Thursday, April 01, 2010
Same speech, different day
In a stunning betrayal of his base that comes as a surprise to all, Barack Obama this week chose to side with wealthy oil and gas interests over the environmentalists that helped get him elected and who -- despite the president's call for the same environmentally destructive offshore drilling they denounced in apocalyptic terms under the Bush administration -- will undoubtedly help elect him again when confronted with the specter of a Palin-Beck ticket in 2012. Truly, no one could see this coming.
In justifying his decision to open much of the East Coast and Alaska's shoreline to new oil and gas drilling on the basis of U.S. "energy security" -- one that, naturally, was announced in front of the militaristic backdrop of an Air Force base, as all important national decisions must -- Obama cast himself as the sensible moderate, the non-ideological centrist whose only real concern is what works best for America. It's a familiar approach for the president, and one that grows no less irksome over time.
"There will be those who strongly disagree with this decision, including those who say we should not open any new areas to drilling," Obama said, while acknowledging "there are going to be some who argue that we don’t go nearly far enough." Ultimately, though, "we need to move beyond the tired debates of the left and the right, between business leaders and environmentalists, between those who would claim drilling is a cure all and those who would claim it has no place," he continued. Energy issue are "too important to allow our progress to languish while we fight the same old battles over and over again."
If you think you may have heard that speech sounds familiar, there's a reason: you have.
"Now, there will be those that welcome this announcement, those who think it's been long overdue," Obama said in February when announcing the awarding of $8 billion in federal loan guarantees for a nuclear reactor in Georgia. "But there are also going to be those who strongly disagree with this announcement," he said. However, "On an issue that affects our economy, our security, and the future of our planet, we can’t keep on being mired in the same old stale debates between the left and the right, between environmentalists and entrepreneurs."
Obama embraced the same formulation last December when speaking about his plan to further expand the war in Afghanistan, another major policy announcement delivered on a military base. "First, there are those who suggest that Afghanistan is another Vietnam," Obama said, noting that at the other end of the spectrum there are "those who oppose identifying a time frame for our transition to Afghan responsibility." Ever committed to the middle ground, Obama in that same speech -- in the span of two consecutive sentences -- announced both that he was sending "an additional 30,000 U.S. troops to Afghanistan" and that in a year and half's time "our troops will begin to come home" -- his devotion to a policy that results in almost-daily atrocities, but purportedly not one that requires an indefinite military occupation as some on the right would like, demonstrating his carefully concocted image of cool reasonableness and showing why those crazy Norwegians handed him a Nobel Peace Prize.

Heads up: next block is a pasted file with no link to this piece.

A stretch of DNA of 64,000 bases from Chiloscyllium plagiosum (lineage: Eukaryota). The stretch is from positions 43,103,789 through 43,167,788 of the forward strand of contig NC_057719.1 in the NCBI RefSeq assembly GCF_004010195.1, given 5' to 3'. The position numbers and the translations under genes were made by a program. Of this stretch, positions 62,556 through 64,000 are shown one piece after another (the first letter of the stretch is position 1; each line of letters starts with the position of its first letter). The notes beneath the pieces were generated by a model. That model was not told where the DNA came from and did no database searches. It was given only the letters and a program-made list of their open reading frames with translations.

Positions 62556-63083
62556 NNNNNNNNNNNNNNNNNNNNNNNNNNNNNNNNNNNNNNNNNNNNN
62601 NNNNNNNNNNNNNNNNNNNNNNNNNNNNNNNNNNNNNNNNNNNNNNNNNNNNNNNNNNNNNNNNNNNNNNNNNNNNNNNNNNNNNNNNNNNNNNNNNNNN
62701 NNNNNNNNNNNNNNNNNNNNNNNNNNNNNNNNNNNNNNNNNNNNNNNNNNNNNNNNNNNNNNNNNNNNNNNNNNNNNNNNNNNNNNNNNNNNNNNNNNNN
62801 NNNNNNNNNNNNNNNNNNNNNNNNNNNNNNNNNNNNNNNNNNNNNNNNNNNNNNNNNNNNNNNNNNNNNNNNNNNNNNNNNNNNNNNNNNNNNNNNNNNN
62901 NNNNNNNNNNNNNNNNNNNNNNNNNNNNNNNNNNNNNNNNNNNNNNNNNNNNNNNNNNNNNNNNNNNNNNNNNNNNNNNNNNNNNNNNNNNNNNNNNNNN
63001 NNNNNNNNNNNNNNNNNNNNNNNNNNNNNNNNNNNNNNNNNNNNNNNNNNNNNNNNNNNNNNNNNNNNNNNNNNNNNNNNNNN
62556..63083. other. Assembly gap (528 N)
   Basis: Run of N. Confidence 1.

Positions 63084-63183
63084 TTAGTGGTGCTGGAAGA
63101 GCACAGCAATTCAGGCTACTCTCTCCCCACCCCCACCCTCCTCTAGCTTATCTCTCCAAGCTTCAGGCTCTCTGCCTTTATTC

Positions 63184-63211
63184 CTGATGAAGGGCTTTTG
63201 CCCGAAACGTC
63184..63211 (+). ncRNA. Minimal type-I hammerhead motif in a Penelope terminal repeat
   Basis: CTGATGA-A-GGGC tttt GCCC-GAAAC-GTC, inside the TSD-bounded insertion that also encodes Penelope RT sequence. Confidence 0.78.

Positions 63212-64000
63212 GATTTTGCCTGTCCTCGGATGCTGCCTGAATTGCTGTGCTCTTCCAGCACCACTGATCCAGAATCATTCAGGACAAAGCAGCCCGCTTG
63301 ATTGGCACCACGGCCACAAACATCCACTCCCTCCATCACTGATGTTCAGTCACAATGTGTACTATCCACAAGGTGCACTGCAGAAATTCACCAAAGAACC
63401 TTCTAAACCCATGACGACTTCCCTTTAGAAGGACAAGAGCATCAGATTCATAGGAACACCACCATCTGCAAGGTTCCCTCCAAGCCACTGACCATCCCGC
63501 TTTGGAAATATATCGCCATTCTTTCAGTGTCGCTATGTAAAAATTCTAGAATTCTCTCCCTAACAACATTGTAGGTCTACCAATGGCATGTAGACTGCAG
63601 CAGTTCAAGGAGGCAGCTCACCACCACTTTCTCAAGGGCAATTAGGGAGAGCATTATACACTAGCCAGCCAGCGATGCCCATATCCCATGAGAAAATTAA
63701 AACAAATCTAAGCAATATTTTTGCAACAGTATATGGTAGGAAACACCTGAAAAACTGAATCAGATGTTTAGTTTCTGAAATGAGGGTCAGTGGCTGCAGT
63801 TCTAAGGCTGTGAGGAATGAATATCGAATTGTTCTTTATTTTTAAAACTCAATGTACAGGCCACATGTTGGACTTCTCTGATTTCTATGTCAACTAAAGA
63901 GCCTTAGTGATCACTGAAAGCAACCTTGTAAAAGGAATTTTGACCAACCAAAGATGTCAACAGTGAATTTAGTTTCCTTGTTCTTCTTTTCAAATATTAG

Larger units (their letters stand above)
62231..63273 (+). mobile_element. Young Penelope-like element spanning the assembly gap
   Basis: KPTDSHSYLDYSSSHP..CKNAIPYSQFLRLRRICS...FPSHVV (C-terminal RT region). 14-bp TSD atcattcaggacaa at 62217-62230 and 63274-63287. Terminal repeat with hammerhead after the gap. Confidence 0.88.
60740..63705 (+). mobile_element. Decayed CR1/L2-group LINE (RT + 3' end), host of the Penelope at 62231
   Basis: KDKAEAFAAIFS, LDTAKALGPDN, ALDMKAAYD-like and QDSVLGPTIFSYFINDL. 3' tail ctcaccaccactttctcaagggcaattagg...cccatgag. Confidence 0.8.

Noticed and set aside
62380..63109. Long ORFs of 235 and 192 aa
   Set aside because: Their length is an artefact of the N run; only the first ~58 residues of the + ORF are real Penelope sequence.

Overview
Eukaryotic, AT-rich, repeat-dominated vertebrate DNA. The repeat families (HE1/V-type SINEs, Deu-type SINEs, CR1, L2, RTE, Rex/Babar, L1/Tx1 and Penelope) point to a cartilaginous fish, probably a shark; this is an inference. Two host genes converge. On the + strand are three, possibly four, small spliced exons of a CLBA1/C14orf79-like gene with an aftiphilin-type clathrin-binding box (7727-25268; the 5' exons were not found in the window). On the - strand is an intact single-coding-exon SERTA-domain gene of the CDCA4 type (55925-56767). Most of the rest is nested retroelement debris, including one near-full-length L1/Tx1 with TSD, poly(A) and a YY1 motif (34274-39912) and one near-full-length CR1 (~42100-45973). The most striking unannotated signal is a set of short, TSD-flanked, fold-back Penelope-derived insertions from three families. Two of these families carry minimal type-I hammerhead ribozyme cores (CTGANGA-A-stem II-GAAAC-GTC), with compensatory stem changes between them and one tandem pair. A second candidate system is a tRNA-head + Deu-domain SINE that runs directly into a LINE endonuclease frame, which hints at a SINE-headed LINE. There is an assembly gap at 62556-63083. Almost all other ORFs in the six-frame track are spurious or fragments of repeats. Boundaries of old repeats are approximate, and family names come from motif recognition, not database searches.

As I've written before, though, one should beware of powerful people whose decisions have a major bearing on your life claiming to have been freed of all ideological shackles, guided only by goodness and the ghost of Thomas Jefferson, because what constitutes pragmatic, non-ideological commonsense in Washington is shaped by the kind of people who would voluntarily live in a place like Washington: corporate lobbyists and the once-and-future corporate lobbyists we call lawmakers and congressional staffers. The guiding principles of corporatism and imperialism are so widely accepted inside the Beltway, so beyond the realm of serious debate, that after spending enough time here one could be forgiven for viewing bailouts and empire as the result not of a long-standing ideological commitment to the interests of capital and the arms industry, but the inscrutable product of the passage of Time and the flow of History. But it is supremely silly to act as if decisions to hand taxpayer largesse to private interests or to allow multinational corporations carte blanche to profit from drilling in public waters -- or to occupy and drop bombs on poor countries on the other side of the globe -- do not reflect certain ideological assumptions and core beliefs that directly pertain to one's view of relationship of the state to society.
There's another problem with Obama's claimed rejection of ideology: the fallacy, oft-embraced by the Chuck Todds of the world, that being equally despised by whatever it is we're calling the "left" and the "right" these days is a sign of one's essential moderateness, of a job well done, of an intelligence that transcends partisan bickering in favor of pure rationality. Sometimes, though, Occam's Razor applies: it could just be a sign you're an asshole. A federal policy of dropping newborn babies in blenders might anger socialists and Tea Partiers alike, for instance, but only an amoral cretin -- a politician, perhaps -- would claim that outrage as a sign they are doing The Right Thing.